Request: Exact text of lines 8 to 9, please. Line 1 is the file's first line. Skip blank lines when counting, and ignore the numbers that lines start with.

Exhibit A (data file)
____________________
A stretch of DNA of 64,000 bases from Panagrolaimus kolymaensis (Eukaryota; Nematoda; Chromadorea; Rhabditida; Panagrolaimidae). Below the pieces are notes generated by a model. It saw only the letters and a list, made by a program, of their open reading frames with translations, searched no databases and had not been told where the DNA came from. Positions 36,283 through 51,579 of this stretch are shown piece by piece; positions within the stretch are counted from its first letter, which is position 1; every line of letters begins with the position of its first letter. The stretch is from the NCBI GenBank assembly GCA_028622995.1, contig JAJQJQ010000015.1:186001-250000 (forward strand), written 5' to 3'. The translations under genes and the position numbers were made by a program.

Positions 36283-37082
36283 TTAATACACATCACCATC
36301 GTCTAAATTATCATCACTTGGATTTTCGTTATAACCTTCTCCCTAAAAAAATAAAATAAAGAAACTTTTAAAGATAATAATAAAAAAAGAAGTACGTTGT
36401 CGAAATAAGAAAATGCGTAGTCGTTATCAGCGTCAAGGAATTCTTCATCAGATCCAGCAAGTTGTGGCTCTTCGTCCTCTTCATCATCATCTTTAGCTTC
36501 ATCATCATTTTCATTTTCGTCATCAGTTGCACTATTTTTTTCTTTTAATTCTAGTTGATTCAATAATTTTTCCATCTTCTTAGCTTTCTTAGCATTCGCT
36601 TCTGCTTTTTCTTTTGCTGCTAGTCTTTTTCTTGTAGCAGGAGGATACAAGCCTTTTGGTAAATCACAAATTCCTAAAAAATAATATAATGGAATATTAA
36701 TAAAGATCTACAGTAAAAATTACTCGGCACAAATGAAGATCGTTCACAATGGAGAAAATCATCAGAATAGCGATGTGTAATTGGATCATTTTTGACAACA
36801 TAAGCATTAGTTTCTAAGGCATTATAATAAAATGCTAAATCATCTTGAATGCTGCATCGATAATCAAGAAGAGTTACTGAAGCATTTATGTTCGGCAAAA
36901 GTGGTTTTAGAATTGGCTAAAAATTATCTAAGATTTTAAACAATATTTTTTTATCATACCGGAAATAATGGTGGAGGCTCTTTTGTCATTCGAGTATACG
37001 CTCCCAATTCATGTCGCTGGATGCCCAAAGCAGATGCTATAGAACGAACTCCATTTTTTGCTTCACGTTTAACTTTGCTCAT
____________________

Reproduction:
36701 TAAAGATCTACAGTAAAAATTACTCGGCACAAATGAAGATCGTTCACAATGGAGAAAATCATCAGAATAGCGATGTGTAATTGGATCATTTTTGACAACA
36801 TAAGCATTAGTTTCTAAGGCATTATAATAAAATGCTAAATCATCTTGAATGCTGCATCGATAATCAAGAAGAGTTACTGAAGCATTTATGTTCGGCAAAA